Director: Kirk Jones
Cast: Nia Vardalos, John Corbett, Michael Constantine, Lainie Kazan, Andrea Martin, Elena Kampouris
94min | USA | Comedy Drama.
British director Kirk Jones made his name with a string of watchable comedy dramas such as Nanny McPhee and Everybody’s Fine. In MY BIG FAT GREEK WEDDING 2, he joins forces with writer Nia Vardalos, who carries the story forward from the original film, directed by Joel Zwick. With the same verve and the same cast as Part One, Kirk again conjures up the ebulliently loving and often overbearing nature of these family-oriented Mediterraneans.
Not much has changed for Toula (Vardalos) since she got married to Ian (Corbett) – if possible, things have got worse. Not only is she trying to motivate their 17-year old daughter Paris (Kampouris) to study at NW University in Chicago, so she can keep her at home; but her parents Gus (Constantine) and Maria (Kazan) have found out that they were not technically married in the first place and now want to be marry for real – in a big way. Toula and Ian’s marriage is on life support, as they rarely see each other: poor Toula is still slogging it out at her parent’s restaurant ‘Dancing Zorba’s’. All generations of the Portocalos clan live in three houses next to each other. Privacy is impossible and apart from everyone living on top of each other, hordes of relatives are likely descend at any moment on their unsuspecting in-laws. This status quo is fine for most of the elder generation, but Toula and Ian’s love life is often conducted in their own driveway – with the whole family as inadvertent voyeurs. Aunt Voula (Martin) always knows best and wants to be in charge of the wedding preparations but Toula does all the real work while her grandmother blithely bets the family finances away on her mobile. Gus torments everybody with his purported blood line to Alexander the Great and Gus and Maria’s wedding plans continually threaten to go off the rails.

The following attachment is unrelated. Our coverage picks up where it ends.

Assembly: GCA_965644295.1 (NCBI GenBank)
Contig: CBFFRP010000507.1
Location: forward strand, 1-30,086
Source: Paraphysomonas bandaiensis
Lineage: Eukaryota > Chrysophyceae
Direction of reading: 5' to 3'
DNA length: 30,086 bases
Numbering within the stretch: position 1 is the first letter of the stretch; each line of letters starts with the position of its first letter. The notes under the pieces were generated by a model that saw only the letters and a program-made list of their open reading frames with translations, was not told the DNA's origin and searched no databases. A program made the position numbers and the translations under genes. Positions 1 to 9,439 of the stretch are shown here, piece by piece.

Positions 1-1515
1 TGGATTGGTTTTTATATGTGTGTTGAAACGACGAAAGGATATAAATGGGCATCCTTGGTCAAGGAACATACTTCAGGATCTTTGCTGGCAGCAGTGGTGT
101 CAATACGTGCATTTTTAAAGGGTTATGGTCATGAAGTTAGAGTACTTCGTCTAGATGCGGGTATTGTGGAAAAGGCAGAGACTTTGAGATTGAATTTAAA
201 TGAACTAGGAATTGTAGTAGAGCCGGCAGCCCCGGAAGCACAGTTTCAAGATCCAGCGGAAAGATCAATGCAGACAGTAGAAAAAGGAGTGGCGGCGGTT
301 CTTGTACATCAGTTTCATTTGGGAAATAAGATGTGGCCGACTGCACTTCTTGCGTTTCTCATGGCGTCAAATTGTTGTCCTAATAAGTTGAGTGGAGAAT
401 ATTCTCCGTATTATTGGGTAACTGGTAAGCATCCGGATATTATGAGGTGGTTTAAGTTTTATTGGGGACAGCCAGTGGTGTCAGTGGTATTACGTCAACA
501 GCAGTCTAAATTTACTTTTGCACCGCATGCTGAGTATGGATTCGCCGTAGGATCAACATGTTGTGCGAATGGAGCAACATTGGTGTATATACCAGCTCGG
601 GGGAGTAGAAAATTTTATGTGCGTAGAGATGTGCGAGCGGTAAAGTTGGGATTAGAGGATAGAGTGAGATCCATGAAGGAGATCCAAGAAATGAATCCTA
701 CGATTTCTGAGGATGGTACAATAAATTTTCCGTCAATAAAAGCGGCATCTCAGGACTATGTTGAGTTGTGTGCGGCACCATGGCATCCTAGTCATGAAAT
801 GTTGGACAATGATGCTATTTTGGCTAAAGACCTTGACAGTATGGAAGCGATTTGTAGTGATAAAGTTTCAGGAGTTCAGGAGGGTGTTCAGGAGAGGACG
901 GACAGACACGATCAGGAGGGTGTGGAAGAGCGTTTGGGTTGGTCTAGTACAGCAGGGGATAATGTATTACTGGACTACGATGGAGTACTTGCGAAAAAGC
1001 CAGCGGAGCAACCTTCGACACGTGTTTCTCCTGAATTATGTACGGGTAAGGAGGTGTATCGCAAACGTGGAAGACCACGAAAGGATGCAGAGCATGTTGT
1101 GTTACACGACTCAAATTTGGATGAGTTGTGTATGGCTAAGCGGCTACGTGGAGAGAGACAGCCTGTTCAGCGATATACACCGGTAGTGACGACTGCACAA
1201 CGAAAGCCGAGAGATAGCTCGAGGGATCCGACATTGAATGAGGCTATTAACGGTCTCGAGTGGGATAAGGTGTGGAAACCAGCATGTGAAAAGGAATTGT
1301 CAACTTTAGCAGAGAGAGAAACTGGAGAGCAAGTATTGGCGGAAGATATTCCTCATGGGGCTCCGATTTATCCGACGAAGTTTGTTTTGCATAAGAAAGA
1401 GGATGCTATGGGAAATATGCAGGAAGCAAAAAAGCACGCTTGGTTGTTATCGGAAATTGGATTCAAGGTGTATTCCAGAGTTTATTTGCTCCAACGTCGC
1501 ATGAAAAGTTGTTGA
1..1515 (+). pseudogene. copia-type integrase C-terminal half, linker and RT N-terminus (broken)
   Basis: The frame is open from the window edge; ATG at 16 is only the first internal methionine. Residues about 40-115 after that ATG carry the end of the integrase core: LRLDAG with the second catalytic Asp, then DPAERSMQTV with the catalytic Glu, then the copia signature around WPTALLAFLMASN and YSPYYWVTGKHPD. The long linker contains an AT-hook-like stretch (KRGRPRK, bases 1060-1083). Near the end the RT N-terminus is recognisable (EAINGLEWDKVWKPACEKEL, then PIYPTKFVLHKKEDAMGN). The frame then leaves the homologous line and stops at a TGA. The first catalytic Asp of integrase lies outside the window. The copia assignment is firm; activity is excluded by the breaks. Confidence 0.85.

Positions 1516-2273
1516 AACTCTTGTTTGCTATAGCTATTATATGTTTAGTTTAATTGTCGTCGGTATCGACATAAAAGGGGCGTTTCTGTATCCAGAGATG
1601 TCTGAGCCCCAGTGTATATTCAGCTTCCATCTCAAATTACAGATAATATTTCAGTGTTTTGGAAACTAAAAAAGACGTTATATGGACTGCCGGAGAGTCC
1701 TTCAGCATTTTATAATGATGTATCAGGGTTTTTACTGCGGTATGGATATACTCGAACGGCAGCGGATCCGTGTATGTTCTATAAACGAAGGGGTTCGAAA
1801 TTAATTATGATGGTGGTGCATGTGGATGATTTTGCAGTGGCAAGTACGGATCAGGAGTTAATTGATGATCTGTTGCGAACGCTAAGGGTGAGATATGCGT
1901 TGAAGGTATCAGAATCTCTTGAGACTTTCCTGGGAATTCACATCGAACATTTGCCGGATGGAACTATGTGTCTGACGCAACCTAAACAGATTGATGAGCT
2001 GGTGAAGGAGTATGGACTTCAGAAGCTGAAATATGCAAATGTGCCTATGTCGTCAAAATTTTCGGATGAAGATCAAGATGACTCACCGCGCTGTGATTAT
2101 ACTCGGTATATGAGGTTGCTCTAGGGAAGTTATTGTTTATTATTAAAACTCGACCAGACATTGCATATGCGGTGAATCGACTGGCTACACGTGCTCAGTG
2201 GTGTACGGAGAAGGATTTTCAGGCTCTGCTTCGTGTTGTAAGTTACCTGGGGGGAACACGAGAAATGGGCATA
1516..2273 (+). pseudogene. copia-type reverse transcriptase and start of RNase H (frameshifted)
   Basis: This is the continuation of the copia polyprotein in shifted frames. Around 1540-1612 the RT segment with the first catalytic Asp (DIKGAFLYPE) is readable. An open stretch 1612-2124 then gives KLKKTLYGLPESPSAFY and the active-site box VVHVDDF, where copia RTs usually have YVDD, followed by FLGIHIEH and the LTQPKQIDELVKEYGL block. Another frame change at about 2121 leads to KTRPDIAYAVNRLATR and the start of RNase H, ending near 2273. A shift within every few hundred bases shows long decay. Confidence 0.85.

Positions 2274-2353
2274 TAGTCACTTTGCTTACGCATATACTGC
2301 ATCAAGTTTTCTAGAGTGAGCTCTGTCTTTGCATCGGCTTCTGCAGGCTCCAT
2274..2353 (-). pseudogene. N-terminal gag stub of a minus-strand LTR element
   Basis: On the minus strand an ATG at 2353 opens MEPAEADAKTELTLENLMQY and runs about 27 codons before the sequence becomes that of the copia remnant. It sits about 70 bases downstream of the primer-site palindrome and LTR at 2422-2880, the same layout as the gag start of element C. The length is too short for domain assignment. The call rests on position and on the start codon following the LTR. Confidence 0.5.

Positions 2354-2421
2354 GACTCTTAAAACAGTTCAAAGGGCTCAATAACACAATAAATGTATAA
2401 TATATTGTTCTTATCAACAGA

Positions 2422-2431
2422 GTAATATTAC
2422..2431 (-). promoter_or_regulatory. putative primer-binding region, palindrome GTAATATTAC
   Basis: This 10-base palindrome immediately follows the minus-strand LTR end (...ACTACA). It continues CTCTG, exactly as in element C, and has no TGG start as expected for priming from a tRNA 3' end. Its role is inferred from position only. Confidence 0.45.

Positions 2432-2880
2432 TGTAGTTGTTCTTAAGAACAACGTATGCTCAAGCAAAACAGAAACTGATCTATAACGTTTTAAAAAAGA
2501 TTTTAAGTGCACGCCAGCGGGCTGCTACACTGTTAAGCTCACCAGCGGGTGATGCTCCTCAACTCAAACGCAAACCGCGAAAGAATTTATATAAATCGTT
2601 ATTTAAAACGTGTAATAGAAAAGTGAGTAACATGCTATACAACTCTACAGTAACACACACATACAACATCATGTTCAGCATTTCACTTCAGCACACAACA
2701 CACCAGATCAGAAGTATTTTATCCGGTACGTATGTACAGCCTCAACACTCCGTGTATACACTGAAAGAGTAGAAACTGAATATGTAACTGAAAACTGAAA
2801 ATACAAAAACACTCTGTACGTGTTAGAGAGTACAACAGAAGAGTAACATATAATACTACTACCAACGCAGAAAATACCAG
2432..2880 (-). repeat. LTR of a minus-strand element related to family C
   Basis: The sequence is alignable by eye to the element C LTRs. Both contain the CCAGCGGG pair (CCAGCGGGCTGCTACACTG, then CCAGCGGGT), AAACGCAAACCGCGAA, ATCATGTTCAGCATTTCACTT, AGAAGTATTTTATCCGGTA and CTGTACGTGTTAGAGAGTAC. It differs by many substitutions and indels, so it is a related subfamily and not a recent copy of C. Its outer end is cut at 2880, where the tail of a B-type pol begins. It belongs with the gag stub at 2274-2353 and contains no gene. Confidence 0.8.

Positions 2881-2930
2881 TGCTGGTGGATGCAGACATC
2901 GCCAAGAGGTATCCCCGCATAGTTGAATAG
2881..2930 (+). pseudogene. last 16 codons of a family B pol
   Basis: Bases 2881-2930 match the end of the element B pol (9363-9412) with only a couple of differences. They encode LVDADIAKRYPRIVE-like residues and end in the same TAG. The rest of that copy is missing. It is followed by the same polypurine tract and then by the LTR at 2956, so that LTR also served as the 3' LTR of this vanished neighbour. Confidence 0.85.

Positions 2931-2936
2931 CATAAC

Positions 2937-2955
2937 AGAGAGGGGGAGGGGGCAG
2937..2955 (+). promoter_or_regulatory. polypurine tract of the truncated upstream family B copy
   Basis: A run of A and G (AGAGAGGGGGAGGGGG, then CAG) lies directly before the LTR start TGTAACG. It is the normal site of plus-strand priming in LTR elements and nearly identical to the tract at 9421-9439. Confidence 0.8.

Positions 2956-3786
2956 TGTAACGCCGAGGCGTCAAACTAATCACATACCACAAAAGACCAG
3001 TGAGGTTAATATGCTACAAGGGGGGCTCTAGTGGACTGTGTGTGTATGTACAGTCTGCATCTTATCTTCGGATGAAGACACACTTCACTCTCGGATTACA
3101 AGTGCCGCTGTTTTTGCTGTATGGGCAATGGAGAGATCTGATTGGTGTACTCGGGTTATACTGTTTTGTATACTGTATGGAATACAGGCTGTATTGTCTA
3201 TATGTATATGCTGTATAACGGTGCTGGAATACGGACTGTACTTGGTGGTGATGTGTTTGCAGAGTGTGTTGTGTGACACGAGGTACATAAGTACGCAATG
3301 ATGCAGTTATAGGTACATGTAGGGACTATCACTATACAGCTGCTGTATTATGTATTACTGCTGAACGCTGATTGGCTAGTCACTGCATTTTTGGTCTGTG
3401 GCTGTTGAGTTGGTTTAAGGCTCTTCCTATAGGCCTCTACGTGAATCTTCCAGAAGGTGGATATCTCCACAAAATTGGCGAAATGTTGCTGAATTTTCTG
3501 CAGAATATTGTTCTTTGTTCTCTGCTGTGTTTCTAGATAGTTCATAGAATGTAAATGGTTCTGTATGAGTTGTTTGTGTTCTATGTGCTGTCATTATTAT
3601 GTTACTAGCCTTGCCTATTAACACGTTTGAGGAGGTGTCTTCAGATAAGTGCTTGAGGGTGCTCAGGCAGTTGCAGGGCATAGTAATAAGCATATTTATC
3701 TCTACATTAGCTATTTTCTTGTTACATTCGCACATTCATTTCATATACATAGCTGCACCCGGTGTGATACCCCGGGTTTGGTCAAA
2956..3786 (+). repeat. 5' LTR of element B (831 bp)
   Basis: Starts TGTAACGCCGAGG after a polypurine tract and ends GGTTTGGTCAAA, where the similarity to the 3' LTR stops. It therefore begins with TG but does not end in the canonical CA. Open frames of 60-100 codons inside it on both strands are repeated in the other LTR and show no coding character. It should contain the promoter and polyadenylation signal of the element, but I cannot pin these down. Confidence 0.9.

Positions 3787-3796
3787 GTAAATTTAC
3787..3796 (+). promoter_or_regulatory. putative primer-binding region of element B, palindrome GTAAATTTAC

Portocalos’ family is shown larger than life: faults and idiosyncrasies are highlighted, nobody is spared. The men in the family (apart from a weak Ian) are shown as overgrown babies, relying on their wives to get them trough life. But Vardalos never denounces her characters, showing them simply as frightened emigrants, trying to recreate the lifestyle they left behind in their beloved homeland. Emotions may be cloying at times, but they are enduring; relationships are not discarded in the face of difficulty. DoP Jim Denault expresses the histrionics in bold primary colours using long panning shots to show the circus atmosphere of family life, where clowns often run the show. Vardolos is impressive as the heroine, tragic and comic by turns, and there is valiant support from a sterling support, particularly John Corbett as her husband, Ian. Although My big fat Greek Wedding 2 lacks the spontaneity of the original, it still stands as a humane exploration of old world values colliding with contemporary life in the USA. AS
NOW ON GENERAL RELEASE